If you're seeing this message, it means we're having trouble loading external resources on our website.

If you're behind a web filter, please make sure that the domains *.kastatic.org and *.kasandbox.org are unblocked.

Main content


Unit 3: Lesson 1

Chemical and physical sciences practice passage questions

Characteristics of various therapeutic radioisotopes


Interventional nuclear medicine is a specialty in medicine that uses radioactive isotopes to treat various medical ailments. These radioactive isotopes, or radioisotopes, are often attached to a specific biomolecular compound that targets a particular organ when injected intravenously or ingested orally. Once these radioisotopes reach their primary site of action, they remain in the targeted tissue until they undergo a radioactive decay process. This radioactive decay produces ionizing radiation that destroys the affected tissue. The short distance through which the radiation acts leaves the distant noninvolved tissues virtually unharmed.
There are various types of radioisotopes that are useful in destroying cancerous or hyperactive cells. Radioisotopes are selected for therapy based on their type and energy emissions, half-life, and chemical behavior.
Most therapeutic radioisotopes are either beta or alpha emitters. Beta emitters release highly energetic electrons that can penetrate several millimeters of tissues depending on their maximal energy emission (Estart subscript, m, a, x, end subscript). Alpha emitters release large helium nuclei into the surrounding tissues. These helium nuclei are roughly 100 to 1000 times more likely to cause significant biological damage than beta particles, but have a small range of action. Alpha emitters are used to deliver radiation in a highly localized manner, as most alpha-particles can only penetrate a few micrometers away from the source of emission. A table of some the most common therapeutic radioisotopes is provided Table 1.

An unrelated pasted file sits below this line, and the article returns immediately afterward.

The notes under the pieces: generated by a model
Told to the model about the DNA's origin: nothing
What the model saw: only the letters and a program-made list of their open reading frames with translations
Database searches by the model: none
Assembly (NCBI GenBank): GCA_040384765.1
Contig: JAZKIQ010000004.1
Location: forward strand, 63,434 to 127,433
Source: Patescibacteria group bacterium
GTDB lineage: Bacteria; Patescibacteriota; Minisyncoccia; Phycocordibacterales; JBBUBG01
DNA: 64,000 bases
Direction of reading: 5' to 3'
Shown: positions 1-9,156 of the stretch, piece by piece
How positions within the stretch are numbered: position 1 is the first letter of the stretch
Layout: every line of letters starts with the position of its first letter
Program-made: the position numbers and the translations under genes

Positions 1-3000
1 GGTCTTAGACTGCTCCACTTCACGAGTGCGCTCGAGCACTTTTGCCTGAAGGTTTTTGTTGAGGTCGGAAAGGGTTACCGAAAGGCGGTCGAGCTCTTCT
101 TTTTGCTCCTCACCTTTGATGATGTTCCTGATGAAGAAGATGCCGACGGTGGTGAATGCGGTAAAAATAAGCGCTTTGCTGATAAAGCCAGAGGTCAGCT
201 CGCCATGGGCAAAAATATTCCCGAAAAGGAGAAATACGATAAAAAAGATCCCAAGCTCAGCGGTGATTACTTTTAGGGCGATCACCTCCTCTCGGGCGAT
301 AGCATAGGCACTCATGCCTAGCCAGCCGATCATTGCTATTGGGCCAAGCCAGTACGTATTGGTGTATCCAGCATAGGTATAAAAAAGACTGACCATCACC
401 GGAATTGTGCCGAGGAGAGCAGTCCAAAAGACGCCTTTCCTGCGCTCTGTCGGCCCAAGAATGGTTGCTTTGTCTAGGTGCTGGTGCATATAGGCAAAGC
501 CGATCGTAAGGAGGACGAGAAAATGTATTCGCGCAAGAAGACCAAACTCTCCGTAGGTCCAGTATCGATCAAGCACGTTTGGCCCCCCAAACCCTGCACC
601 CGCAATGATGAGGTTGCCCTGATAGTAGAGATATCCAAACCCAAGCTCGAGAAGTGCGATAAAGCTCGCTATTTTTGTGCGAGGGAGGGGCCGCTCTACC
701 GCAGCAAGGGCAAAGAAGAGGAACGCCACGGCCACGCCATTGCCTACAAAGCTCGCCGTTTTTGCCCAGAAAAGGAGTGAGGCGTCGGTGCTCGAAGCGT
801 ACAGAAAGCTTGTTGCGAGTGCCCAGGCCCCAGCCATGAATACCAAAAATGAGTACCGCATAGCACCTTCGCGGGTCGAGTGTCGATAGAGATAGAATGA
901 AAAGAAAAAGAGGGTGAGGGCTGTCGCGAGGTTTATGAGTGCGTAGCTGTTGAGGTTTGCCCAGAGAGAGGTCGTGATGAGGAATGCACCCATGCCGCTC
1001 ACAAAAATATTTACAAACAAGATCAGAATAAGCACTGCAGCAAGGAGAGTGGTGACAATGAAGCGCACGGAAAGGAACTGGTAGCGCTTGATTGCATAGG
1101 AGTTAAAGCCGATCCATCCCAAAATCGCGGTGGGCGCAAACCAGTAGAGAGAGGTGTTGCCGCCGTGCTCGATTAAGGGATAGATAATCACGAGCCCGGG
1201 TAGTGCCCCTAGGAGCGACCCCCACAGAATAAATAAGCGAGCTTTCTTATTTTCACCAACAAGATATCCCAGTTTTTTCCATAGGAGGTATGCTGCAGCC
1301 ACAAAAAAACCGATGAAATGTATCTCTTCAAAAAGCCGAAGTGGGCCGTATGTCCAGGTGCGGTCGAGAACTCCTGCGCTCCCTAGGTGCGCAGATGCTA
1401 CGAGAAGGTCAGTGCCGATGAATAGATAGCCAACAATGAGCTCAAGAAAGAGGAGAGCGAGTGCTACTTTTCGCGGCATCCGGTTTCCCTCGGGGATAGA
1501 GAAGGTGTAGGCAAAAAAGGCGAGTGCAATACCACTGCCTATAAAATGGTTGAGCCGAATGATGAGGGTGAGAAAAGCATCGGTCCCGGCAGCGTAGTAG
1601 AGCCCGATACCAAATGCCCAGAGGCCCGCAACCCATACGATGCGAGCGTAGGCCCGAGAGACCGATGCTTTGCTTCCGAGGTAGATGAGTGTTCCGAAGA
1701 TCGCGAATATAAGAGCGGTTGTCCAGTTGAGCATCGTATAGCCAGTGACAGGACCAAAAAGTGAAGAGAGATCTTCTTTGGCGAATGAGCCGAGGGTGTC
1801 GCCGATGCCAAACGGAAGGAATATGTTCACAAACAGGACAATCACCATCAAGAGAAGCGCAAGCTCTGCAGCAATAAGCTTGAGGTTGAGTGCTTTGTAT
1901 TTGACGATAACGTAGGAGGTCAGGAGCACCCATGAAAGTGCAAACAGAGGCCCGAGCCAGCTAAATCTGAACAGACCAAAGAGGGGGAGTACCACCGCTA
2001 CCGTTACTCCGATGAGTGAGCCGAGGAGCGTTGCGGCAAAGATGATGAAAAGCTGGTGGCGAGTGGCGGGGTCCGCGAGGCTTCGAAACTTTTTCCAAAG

Table 1: Characteristics of Various Therapeutic Radioisotopes
RadioisotopesType of EmissionEstart subscript, m, a, x, end subscript (MeV)Half-life (hrs)
Copper-64Beta decay0.57 and 0.6612.8
Copper-67Beta decay0.5762
Iodine-131Beta decay0.61193
Phosphorus-32Beta decay1.71342
Yttrium-90Beta decay2.2764
Actinium-225Alpha decay5.97.2
Bismuth-213Alpha decay5.8 and 8.40.78
Which of the following graphs correctly illustrates the radioactive decay curve of copper-64, iodine-131, and yttrium-90?
Choose 1 answer:
Choose 1 answer: